January 2009

It Could Be Worse

Author: Craig Hysell

January. That time of year when we get those December credit card bills and ask, “Can that be right?” That time of year when the holidays have passed us by and we are left to wander around aimlessly in the cold with our new gifts and gadgets, wondering, “So, now what do we do?” That time of the year when we look in the mirror and resolve to “make some changes.”

Change is necessary to personal growth; it is the only virtue which can perpetuate evolution. Yet, change is terrifying because it is a step into the unknown, and what most of us do not know, we fear. People who do not evolve live stagnant, boring, unhappy lives. Who of us looks in the mirror and says, “Yes! That’s exactly what I want! A stagnant, boring, unhappy life!”

But, where must we begin with this seemingly daunting and frightening task of change? We begin where this article always does, with simplicity and perspective. We begin by turning what was once a frightening or terrifying enterprise into something exciting, adventurous and passionate! We begin by grabbing some motivation from those out there who’ve had it worse.
Then we evolve from there…

On Getting Healthy: Ironman competitions are often celebrated as some of the most grueling triathlon events on the planet. The endurance races are comprised of a 2.4 mile swim, a 112 mile bike ride and a 26.2 mile run, all done in succession. The current course record at the Ironman World Triathlon Championship in Hawaii, is eight hours four minutes eight seconds, set by Belgian, Luc Van Lierde, in 1996. Impressive, right? Of course, as you may have guessed already, it could be worse… The Deca Ironman is a much more ferocious animal.

The Deca Ironman is an Ironman times ten: 24 mile swim, 1120 mile bike ride and 262 mile run done in succession. The event, held in Monterrey, Mexico, must be completed in 14 days time in order to be recorded. Marcel Heineg, this year’s winner, completed the race in 206 hours 29 minutes and 2 seconds. (That’s over 8 days of physical exertion.) At bobbysrun.co.uk/ironman.html, one contestant had this to say about the 1997 Deca Ironman, “It took me two years to recover from the race in Mexico. My health suffered from the supreme effort I had given and from the amount of painkillers I consumed.”

There’s also an Ironman times 20…

Results: Working out three days a week is no big deal.

On Improving Your Spirituality: Miyamoto Musashi is widely considered to be the baddest and most spiritual samurai that ever lived. >From the time he was 13 years old, Musashi began fighting duels. Throughout the late 1500s and early 1600s, he engaged in over 60 tests of swordsmanship—some to the death—and never lost. What’s even more amazing is that Musashi was a self-taught swordsman and ronin, a samurai who served no master but himself. He became the best by breaking away from tradition.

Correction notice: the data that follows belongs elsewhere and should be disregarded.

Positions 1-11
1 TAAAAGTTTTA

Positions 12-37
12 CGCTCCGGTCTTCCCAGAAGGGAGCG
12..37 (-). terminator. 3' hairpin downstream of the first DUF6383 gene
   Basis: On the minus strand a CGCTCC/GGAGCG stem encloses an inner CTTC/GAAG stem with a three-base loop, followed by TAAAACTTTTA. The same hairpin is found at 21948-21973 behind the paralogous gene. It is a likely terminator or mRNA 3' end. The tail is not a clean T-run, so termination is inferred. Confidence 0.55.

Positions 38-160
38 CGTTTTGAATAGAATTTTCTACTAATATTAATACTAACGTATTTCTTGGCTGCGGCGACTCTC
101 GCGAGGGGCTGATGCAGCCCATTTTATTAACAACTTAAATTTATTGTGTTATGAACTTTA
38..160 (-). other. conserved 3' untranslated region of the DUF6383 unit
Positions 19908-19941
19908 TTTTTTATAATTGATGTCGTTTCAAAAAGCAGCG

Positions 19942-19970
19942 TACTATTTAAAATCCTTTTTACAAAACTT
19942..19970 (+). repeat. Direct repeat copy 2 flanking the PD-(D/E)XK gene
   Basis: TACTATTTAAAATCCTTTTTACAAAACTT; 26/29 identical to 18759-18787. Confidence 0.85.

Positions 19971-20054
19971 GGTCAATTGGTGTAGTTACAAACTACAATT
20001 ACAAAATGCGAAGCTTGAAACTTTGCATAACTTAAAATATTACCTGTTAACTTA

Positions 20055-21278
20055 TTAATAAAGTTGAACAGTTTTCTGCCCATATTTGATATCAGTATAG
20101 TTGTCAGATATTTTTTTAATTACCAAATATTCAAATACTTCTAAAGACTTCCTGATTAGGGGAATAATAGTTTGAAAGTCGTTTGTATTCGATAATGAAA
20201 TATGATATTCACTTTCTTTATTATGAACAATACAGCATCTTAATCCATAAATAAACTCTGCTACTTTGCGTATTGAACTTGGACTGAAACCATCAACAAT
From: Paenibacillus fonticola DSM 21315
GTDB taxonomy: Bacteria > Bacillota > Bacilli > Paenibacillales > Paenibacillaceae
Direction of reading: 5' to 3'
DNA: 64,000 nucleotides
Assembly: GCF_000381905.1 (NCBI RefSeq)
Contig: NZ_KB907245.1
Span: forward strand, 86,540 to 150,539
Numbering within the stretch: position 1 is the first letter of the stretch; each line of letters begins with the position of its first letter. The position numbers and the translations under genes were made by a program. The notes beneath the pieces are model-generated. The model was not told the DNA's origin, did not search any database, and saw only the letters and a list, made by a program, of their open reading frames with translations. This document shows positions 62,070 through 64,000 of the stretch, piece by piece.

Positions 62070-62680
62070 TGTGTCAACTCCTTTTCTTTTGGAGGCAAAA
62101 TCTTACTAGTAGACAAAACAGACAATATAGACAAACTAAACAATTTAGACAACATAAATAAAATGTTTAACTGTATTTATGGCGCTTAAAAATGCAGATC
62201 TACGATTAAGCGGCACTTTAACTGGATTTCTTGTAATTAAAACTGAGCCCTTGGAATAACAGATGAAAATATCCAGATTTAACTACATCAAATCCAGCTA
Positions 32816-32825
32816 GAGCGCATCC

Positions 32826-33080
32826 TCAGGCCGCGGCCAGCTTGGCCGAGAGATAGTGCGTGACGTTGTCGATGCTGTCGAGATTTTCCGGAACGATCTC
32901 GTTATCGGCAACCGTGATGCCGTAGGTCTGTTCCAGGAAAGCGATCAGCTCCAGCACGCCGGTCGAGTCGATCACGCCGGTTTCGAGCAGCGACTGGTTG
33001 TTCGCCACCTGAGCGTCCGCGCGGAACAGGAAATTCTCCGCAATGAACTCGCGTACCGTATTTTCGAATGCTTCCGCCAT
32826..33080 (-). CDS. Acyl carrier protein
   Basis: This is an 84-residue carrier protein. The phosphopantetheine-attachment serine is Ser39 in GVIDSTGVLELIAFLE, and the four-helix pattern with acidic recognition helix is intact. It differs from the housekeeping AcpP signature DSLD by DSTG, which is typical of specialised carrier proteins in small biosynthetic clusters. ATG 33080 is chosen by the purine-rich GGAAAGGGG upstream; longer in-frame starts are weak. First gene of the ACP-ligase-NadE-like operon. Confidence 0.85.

Musashi was also a tremendous painter and calligrapher, bringing the same disciplines that served in his swordsmanship to the brush. In 1643, Miyamoto sequestered himself in a cave as a hermit to write his legendary book, Way, Go Rin No Sho. (The Book of Five Rings) He died three months later at the age of 62 from what is now believed to have been thoracic cancer.

In the introduction to The Book of Five Rings, Musashi writes, “I have not followed the paths of other men. I have lived without the benefit of a teacher; and by my own devices, I became the master of myself, and thereby master of the sword and the brush, never differentiating between any of these ‘arts’.”

Results: You don’t have to listen to others, and you don’t have to be a master painter or samurai to live on a higher plane. You just have to believe in the life that calls to you and be willing to live it.

On Achieving Your Dreams: Nobody would have ever guessed that the sickly and asthmatic child would leave an impact on the world in the way he did. Upon his graduation from Harvard, and after losing the esteemed college’s boxing championship, doctors advised this young man to find a desk job and avoid strenuous activity due to a serious heart problem.

Instead, he headed out west, writing about his adventures as a hunter and deputy sheriff for various eastern magazines. He once brought three outlaws overland by himself in order that they may face trial, reading Tolstoy to stay awake (who knew?) for the 40-hour journey.

He was nominated for the Medal of Honor in the Spanish-American War. He reformed a corrupt New York City Police Department and later became governor of the same state. At 42, he became the youngest U.S. president in the history of the United States (refusing to swear on the Bible) after William McKinley was shot and killed in 1901. He was re-elected to the office in 1904.

During his presidential years, Theodore Roosevelt became renowned for trust-busting, regulating industry, conservation, square deals, ordering Lincoln’s portrait placed on the penny, building the Panama Canal and speaking softly while carrying a big stick. He was the first president to study judo after he was blinded in his left eye during a boxing session and coined the term, “good to the last drop,” when describing the coffee he had at the Maxwell House Hotel. When campaigning for the presidency in 1912, he was shot in the chest. He performed his 90-minute speech anyway.

Roosevelt died in his sleep on January 6, 1919. Woodrow Wilson’s vice president, Thomas Marshall, declared, “Death had to take Roosevelt sleeping, for if he had been awake, there would have been a fight.”

Results: Human beings are not their bodies; they are their choices. Always.

Let Us Know what You Think ...

commenting closed for this article